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Companies doing business with very small firms may soon get more credit information about the firms' owners. Dun & Bradstreet has formed a joint venture with a big consumer credit bureau, Equifax. The idea? To sell D&B customers access to credit data on 150 million consumers when they need to check on the principals of a sole proprietorship or general partnership too small to have its own commercial listing. "With the number of small companies increasing . . . [so is] the need for more information on them," says Equifax's Michael Cahoon. D&B began testing in August and plans a national rollout early next year.

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During the first half of 1989, Japanese corporations invested a record $214 million in minority stakes in small U.S. technology companies, according to Venture Economics. That's about two and a half times what they invested in the comparable '88 period, and means that Japanese corporate investment has grown to about one-tenth the size of the U.S. venture capital industry. The increase partly reflects a new preference for strategic alliances over takeovers, says George Koo of International Strategic Alliances Inc.: the Japanese have learned that "the culture clash [in takeovers] is quite severe."

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Get ready for more regulatory confusion when the disabled-rights bill becomes law, probably this year. The Senate version requires companies to accommodate the disabled by making "readily achievable" changes in public spaces but doesn't clearly define the phrase or name the disabilities covered. The ambiguity means trouble, says Wendy Lechner of the National Federation of Independent Business. "If you loved fighting Section 89, you'll love fighting this bill -- because it's worse." The law would also forbid companies with 15 or more workers to discriminate against qualified disabled job applicants.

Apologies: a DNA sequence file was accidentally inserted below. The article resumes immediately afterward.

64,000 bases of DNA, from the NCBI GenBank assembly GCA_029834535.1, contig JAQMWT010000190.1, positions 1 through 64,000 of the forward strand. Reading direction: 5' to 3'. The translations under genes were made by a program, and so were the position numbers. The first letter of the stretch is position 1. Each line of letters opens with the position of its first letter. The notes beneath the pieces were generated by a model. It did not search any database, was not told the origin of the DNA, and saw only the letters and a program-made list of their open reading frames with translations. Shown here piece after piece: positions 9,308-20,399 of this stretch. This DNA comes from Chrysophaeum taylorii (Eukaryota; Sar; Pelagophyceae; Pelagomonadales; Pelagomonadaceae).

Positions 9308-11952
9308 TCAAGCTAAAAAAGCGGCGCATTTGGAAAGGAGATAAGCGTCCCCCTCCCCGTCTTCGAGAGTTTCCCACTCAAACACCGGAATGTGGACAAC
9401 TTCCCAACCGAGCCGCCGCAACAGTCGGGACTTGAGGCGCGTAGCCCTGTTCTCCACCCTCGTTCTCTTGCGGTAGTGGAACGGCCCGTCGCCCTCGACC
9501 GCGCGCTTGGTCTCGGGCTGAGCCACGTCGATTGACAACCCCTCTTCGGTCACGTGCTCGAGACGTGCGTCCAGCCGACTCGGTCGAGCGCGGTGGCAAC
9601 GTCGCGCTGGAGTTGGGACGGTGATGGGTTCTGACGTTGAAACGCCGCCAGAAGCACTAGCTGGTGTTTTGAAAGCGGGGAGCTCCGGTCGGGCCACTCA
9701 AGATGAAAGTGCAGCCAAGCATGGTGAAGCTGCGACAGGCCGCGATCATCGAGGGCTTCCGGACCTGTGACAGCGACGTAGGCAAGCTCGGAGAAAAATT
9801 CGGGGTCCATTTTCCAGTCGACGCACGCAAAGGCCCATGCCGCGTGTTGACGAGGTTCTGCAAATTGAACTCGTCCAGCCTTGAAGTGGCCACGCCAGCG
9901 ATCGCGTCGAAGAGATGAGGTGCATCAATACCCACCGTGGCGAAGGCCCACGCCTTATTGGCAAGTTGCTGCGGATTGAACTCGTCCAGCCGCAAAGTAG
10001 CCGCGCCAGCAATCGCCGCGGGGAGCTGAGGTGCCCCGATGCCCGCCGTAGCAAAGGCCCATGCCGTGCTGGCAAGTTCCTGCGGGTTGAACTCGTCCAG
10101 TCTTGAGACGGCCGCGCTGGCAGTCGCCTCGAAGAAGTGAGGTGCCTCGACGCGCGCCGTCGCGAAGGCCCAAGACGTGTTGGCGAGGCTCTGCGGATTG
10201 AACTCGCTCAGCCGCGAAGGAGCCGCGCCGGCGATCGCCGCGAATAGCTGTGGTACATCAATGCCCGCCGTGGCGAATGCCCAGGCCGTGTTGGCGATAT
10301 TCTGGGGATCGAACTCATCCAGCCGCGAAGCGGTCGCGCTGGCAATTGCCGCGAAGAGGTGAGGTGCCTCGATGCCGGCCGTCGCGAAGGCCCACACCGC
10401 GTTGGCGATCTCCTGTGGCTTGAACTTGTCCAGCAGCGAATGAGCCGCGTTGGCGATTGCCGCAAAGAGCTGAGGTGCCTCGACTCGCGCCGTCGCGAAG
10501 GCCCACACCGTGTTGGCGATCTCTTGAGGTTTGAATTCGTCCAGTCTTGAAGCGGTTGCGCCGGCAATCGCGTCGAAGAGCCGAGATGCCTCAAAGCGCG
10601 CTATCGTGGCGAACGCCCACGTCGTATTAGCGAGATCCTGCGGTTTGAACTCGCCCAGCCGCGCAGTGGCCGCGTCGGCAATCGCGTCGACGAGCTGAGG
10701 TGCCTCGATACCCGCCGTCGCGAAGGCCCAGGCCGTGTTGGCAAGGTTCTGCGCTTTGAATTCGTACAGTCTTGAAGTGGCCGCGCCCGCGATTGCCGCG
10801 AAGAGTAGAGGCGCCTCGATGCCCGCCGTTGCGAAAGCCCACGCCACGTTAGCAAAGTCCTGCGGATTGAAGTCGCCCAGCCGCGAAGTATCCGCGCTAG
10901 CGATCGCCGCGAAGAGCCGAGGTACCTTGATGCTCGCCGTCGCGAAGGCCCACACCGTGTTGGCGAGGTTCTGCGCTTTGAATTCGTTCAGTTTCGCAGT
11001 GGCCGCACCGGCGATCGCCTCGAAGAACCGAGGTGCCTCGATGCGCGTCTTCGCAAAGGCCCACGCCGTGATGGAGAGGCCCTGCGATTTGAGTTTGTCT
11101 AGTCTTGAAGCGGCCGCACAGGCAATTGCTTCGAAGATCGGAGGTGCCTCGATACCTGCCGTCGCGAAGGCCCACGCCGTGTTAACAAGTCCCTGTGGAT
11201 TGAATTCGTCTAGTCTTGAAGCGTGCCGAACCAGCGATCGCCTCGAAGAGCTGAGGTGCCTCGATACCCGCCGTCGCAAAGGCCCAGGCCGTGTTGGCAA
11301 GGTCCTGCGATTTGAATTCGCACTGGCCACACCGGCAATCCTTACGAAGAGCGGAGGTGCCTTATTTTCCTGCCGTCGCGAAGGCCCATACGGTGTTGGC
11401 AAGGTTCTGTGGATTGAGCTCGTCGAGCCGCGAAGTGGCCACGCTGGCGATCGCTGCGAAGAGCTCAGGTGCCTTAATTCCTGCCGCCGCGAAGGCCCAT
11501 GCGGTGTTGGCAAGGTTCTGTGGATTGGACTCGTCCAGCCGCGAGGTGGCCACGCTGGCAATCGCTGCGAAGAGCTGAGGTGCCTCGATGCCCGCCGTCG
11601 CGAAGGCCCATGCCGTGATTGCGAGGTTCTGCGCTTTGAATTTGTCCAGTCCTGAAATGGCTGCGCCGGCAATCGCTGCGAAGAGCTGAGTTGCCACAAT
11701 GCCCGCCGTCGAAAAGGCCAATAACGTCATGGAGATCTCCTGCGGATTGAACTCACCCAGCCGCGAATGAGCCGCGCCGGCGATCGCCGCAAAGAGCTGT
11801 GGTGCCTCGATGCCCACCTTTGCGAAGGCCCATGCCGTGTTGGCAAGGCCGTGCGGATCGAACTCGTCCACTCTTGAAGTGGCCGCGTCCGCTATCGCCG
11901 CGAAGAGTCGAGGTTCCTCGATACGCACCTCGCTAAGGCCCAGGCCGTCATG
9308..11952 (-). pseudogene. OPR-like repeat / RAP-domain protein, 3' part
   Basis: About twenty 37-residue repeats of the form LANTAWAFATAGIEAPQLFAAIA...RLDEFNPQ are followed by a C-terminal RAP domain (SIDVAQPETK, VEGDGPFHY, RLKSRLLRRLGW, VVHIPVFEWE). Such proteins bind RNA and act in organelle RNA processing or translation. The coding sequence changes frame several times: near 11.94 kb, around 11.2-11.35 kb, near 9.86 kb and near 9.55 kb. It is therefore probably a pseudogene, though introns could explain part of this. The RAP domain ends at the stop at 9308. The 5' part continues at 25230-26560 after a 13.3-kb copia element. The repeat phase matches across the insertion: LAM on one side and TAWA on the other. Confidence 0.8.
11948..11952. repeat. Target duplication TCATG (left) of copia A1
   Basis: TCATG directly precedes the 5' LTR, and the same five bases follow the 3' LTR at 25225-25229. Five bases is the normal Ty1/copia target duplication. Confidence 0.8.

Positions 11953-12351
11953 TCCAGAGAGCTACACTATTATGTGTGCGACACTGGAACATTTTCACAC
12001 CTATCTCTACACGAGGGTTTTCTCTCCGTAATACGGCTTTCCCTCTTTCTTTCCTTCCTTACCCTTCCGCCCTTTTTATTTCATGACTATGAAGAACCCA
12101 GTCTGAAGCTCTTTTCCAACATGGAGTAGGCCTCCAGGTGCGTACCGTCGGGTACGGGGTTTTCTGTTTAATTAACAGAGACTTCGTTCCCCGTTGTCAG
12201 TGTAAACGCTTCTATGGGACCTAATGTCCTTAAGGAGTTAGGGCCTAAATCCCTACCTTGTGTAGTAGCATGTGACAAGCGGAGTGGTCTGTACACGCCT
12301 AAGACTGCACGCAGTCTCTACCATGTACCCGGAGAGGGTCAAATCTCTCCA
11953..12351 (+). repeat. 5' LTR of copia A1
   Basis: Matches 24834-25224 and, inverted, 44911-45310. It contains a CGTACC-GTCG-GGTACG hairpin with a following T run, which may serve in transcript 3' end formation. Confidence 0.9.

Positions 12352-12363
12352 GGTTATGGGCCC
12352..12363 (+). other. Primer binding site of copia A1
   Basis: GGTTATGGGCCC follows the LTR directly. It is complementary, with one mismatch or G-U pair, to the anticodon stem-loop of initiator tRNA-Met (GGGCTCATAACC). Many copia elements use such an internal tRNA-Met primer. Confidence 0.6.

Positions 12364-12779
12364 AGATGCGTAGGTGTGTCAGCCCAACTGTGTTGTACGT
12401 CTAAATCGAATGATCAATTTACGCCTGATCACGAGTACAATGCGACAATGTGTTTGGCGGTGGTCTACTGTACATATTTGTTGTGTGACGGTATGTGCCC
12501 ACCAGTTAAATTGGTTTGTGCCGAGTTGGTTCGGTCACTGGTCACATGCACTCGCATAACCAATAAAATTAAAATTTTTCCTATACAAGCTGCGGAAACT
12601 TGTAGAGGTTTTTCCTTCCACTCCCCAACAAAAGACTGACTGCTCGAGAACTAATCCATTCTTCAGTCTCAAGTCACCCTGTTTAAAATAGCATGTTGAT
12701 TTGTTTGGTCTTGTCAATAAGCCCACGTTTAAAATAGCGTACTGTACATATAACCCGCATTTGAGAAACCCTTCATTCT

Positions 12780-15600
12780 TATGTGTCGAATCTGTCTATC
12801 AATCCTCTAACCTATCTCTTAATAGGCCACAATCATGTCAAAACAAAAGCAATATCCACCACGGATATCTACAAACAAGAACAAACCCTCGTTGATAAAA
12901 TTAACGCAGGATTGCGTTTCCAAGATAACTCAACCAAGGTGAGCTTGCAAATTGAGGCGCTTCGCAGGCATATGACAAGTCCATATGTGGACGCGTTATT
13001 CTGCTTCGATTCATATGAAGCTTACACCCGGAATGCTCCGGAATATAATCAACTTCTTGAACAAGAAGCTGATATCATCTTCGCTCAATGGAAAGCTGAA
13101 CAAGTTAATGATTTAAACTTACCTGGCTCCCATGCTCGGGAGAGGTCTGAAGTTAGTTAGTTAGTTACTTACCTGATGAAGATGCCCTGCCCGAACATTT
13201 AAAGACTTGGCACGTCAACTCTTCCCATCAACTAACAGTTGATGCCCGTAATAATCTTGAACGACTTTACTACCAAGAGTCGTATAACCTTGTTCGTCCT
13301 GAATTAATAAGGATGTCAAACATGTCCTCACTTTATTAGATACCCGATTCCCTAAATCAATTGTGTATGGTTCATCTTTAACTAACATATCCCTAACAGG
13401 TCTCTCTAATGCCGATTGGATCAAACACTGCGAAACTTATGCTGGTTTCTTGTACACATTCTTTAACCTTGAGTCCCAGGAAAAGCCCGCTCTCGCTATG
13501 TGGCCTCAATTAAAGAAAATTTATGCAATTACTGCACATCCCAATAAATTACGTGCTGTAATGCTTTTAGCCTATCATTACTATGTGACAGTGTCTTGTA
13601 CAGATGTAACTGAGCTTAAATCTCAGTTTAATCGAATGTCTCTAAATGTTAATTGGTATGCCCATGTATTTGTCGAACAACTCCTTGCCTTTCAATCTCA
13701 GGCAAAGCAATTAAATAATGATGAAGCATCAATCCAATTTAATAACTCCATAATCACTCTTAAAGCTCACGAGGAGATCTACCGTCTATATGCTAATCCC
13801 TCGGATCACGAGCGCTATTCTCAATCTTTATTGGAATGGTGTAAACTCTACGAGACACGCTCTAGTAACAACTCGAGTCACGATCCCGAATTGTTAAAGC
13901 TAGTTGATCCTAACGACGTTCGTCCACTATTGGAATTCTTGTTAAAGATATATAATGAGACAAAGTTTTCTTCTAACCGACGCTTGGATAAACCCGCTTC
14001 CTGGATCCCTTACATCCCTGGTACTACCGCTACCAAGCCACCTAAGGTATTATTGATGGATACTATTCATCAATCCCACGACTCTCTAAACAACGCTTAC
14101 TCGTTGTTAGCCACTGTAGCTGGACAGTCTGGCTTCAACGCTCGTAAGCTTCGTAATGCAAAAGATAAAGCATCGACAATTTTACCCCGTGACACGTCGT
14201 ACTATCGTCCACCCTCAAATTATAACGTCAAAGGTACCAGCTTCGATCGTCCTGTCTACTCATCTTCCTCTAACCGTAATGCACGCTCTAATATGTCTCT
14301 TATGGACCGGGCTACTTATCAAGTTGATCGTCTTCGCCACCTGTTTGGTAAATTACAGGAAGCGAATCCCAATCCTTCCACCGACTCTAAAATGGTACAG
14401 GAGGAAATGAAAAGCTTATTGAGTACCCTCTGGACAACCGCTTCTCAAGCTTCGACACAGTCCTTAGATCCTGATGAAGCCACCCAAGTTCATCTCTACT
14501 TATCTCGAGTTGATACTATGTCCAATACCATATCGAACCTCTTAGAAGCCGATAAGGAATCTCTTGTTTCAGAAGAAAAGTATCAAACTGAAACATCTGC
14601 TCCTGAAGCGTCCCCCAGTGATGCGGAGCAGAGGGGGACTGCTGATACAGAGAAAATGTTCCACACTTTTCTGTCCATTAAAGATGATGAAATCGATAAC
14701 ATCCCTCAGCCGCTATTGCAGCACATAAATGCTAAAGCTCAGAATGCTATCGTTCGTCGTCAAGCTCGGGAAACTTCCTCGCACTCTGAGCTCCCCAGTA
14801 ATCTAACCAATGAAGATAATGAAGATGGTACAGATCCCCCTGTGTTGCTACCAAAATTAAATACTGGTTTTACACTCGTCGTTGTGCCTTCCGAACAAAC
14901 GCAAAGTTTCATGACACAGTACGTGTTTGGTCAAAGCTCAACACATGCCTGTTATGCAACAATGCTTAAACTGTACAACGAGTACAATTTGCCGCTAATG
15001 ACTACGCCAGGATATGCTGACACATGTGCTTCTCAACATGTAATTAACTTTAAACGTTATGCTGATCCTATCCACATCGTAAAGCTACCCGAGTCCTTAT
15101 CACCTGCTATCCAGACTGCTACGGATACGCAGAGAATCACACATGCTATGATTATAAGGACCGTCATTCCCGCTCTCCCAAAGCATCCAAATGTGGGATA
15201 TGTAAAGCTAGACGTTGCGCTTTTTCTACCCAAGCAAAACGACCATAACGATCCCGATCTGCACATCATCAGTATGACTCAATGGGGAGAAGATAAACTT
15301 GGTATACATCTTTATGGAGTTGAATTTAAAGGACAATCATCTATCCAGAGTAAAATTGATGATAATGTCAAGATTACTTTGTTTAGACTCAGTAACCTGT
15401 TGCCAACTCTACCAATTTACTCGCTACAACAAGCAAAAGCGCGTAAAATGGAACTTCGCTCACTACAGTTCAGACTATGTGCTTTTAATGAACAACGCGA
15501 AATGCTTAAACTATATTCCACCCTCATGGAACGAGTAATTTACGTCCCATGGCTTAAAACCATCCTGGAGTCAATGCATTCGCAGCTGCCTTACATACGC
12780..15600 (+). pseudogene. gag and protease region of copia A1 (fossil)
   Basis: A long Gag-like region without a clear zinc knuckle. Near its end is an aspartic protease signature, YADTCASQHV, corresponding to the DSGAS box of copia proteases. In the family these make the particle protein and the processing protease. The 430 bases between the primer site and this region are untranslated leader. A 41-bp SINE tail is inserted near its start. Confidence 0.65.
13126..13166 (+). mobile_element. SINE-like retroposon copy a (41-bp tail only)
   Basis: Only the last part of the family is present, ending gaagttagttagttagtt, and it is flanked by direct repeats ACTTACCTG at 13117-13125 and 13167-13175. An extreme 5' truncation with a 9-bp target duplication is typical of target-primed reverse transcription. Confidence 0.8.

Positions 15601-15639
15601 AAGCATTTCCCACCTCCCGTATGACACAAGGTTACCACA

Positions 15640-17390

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An Atlanta business incubator is trying an innovative approach to helping its tenants get financing. The Advanced Technology Development Center has persuaded six large corporations to put up a total of $100,000 in return for special updates on the tenant companies, in case the big corporations want to become strategic partners. Now, the incubator hopes to use the money as additional collateral that will get banks to make first loans to tenant companies or offer better rates. The tough part? Getting the banks to cooperate, says ATDC's Don Plummer. Three loans are currently in negotiation.

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What do all the mergers among the Big Eight accounting firms mean for smaller companies? Surprisingly, more competition for their accounting business, according to some industry observers. Here's the argument: the "second-tier" accounting firms can't compete well with the new megafirms for larger clients, so they'll aggressively pursue small and midsize companies, which may feel the merged firms are just too big for them. Meanwhile, says Accounting Today editor Robert Crane, partners at the newly merged firms will need to retain all the clients they can, so their jobs aren't among those cut.

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A few small companies are experimenting with selling through "electronic shopping malls." Some 1.5 million people now subscribe to on-line information and shopping services known as videotex, and the field is growing. Regional phone companies are testing videotex services in local markets. Meanwhile, start-up Prodigy Services -- an IBM-Sears joint venture -- is expanding to 20 cities. Though targeted to big advertisers, Prodigy has ended up with a substantial minority of small firms among its 200 advertisers.

-- Martha E. Mangelsdorf




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